How Linux Saved My Files and My Job
This is a story of how Linux saved my life. Well, actually, not my life but perhaps my job. This is the story of how Linux helped me to recover some important data that I had almost given up on ever getting back, saving my employer and me a whole lot of time, effort and frustration in the process.
Picture the scene: you're sitting at your desk, writing some code for a client on your aging but reliable ThinkPad. Things all seem to be coming together nicely, and you're putting the finishing touches on the last unit test in the current package. You make a modification, press Ctrl and F11, and Eclipse fires up the JUnit. As you wait for the unit test progress bar to reach 100%, you notice that Eclipse literally has begun to crawl. It's true that Eclipse can be a memory hog at the best of times, but this is unusually severe. You turn away for a second, drum your fingers on the desk,and when you turn back, there's a big ugly blue screen of death (BSOD) staring you in the face.
Back in the days of Win95/98, BSODs were common, and NT had its fair share as well--I even had a joke BSOD screensaver at one point. But, Win2k is better in this regard, and a blue screen usually means something is seriously amiss. The message on the screen reads: KERNEL_DATA_INPAGE_ERROR. The only driver visible in the stack trace is atapi.sys, the IDE driver. You scribble down some details. A few minutes of judicious Googling may be able to shed some light on the problem--when the machine restarts. The Win2k memory dump takes an inordinately long time to complete. As you reboot after the dump is complete, you make a mental note to make a backup. It's been a long time since you backed up anything.
The Win2k progress bar gets about 70% across; it's still noticeably slower than normal now and then it bluescreens again. This time it reads INACCESSIBLE_BOOT_DEVICE. The cold hand of fear begins to tighten around you; this is not good. From bitter experience, you know that spontaneous errors related to boot devices are the worst. A few reboots later and nothing has changed. Powering off and then back on produces the same result, and safe mode is no better. It's at this point that you remember the code you were working on hasn't been checked into CVS yet. It was going to be refactored heavily before you added it to the source repository. You could try and place the blame on CVS and its propensity for making difficult the large-scale refactoring of a project structure--and this would be true--but the reality is you should have checked in the code earlier, if only to guard against such a situation. This really is going to mess up the deadline for this portion of the project deliverables. So what to do? Taking a deep breath, you weigh up the options and decide to try and find a way to recover the data.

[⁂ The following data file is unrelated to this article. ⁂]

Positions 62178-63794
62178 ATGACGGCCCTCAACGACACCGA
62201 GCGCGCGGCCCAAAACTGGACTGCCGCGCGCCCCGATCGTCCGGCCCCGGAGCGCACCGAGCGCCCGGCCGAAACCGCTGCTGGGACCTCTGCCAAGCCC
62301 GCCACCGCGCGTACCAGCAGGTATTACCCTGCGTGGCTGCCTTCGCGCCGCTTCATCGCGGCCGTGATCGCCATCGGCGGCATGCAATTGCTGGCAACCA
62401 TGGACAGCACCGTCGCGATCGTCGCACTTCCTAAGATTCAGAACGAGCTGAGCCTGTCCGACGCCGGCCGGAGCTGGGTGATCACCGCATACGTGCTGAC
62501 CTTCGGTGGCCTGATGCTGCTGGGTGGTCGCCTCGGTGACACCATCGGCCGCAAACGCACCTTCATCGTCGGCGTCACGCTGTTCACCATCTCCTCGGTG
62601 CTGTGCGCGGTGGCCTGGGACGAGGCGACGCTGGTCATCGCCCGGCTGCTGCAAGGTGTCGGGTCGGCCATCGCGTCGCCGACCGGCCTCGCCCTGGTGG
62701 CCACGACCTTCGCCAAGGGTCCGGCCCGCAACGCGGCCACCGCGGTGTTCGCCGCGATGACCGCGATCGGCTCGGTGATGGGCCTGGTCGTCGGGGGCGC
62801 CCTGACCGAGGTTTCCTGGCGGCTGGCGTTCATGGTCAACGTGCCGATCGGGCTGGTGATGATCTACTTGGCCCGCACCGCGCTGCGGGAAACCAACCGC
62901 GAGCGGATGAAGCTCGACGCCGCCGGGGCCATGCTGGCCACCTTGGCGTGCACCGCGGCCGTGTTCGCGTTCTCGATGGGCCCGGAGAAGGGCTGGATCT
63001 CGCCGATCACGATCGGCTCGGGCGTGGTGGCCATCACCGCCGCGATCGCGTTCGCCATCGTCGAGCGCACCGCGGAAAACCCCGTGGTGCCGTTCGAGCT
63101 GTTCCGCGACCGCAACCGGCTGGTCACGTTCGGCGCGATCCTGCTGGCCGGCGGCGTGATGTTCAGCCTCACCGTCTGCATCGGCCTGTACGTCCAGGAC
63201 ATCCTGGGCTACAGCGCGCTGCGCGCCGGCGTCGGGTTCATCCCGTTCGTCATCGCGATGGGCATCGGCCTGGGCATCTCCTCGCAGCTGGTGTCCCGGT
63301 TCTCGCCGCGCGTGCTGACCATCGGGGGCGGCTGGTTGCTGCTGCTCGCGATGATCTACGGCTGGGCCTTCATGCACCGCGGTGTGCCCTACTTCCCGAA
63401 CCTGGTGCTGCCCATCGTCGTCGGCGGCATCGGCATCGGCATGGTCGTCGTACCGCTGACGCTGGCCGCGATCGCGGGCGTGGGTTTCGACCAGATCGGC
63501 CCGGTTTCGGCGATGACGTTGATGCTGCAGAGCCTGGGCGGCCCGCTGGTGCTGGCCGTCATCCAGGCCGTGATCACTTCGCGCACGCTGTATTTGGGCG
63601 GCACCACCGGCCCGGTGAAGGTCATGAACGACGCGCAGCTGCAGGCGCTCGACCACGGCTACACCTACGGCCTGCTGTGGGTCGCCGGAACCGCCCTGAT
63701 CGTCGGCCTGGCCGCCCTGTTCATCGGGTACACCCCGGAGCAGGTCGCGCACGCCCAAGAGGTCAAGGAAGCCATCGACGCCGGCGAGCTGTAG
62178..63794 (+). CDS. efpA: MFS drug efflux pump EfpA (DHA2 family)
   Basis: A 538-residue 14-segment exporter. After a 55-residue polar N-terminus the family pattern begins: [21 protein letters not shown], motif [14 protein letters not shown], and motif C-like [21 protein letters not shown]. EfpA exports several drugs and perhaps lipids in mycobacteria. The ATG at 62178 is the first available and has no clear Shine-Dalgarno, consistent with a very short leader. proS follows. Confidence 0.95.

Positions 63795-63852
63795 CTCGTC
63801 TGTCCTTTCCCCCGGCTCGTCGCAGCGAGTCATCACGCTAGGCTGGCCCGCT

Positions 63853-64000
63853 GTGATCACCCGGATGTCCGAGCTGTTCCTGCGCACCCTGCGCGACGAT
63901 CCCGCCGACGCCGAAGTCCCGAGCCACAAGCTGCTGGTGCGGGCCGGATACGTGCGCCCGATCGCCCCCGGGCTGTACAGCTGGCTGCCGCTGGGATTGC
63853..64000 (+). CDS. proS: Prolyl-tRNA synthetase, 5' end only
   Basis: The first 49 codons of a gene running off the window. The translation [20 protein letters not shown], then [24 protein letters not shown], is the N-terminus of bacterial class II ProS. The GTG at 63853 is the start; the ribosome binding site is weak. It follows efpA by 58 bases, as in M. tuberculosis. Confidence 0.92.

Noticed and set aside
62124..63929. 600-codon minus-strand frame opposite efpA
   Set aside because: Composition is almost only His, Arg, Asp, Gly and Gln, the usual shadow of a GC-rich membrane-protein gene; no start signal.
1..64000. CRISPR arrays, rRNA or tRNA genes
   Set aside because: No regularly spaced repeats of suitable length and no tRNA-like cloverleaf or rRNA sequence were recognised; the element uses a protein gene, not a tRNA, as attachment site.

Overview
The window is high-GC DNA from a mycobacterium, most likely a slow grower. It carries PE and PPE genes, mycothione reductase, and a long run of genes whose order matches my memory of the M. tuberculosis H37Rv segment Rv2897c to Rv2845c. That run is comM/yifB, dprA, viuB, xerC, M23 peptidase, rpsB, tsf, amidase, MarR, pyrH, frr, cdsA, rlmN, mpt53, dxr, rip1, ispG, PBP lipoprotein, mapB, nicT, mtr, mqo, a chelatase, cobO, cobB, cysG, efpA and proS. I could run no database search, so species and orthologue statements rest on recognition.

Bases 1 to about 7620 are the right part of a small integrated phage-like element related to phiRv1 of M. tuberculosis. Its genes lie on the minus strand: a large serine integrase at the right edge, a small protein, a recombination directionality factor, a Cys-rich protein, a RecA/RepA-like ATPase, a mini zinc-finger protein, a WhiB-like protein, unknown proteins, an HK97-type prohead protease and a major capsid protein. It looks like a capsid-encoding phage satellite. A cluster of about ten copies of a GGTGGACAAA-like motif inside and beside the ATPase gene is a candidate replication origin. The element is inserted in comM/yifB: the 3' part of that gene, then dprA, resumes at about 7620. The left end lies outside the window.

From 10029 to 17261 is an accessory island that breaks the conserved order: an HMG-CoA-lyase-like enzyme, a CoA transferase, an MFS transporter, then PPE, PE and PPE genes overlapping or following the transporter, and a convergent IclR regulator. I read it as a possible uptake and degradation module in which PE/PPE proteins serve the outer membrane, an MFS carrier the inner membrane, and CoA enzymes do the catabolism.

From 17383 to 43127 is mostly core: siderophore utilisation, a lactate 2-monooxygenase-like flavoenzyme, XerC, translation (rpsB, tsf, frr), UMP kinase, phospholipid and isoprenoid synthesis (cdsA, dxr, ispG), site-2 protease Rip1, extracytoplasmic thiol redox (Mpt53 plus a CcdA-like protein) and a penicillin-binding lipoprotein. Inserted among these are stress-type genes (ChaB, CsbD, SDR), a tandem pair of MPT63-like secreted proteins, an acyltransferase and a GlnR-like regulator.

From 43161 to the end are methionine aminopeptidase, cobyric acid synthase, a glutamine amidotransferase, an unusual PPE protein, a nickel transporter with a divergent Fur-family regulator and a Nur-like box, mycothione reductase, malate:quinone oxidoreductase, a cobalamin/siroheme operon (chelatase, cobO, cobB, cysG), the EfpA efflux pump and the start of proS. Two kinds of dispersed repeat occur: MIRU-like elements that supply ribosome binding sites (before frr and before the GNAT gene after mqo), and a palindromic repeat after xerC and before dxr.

In my case, at first glance, it seemed as though the hard drive or possibly even the drive controller was at fault. So, I grabbed an identical ThinkPad model and swapped the drives across. The other ThinkPad drive booted up fine, but the drive still was, to use the technical vernacular, knackered. I couldn't simply whip out the drive and attach it as a slave drive on another computer's IDE controller, this being a ThinkPad drive, and all.
My next port of call was the Windows 2000 install CD. I put it in and fired up the recovery console. I recently used the recovery console to restore a corrupted NT boot loader, so I figured it might do the trick here. At the least, I hoped I might be able to get a command-prompt view into the hard drive so I could run chkdsk. When I finally got to the DOS prompt, chkdsk didn't want to know about it. Drive C contains unrecoverable errors was all it wanted to say on the matter. So that option was out.
The next few hours were tedious and frustrating, to say the least. I alternated between three well-known disk recovery and repair software programs, formatting floppies, installing the programs onto the floppies and then attempting to run the programs against the damaged disk. The experiences varied, but the end result was always the same. One of the programs couldn't run without utilizing EMS (extended memory) on DOS, but its extended memory manager (EMM368.EXE) always crapped out, complaining that it couldn't find an unused 64K frame to use as extended memory. A look at the help for EMM386.EXE and a quick look at CONFIG.SYS and AUTOEXEC.BAT (thought I'd seen the last of those guys a few years ago) revealed that there were some settings to alter the locations at which EMM368.EXE probed for unused memory. However, I really didn't know what memory ranges I safely could specify, and the prospect of finding out by way of trial-and-error wasn't appealing. To make matters worse, any reference material I found on EMM386 was for the MS-DOS version; I was using Caldera DR-DOS.
I got similar results from the next program. It looked promising at first--it actually started enumerating through the filesystem on the disk. About 30% of the way through, however, it crashed with an ugly DOS page fault error.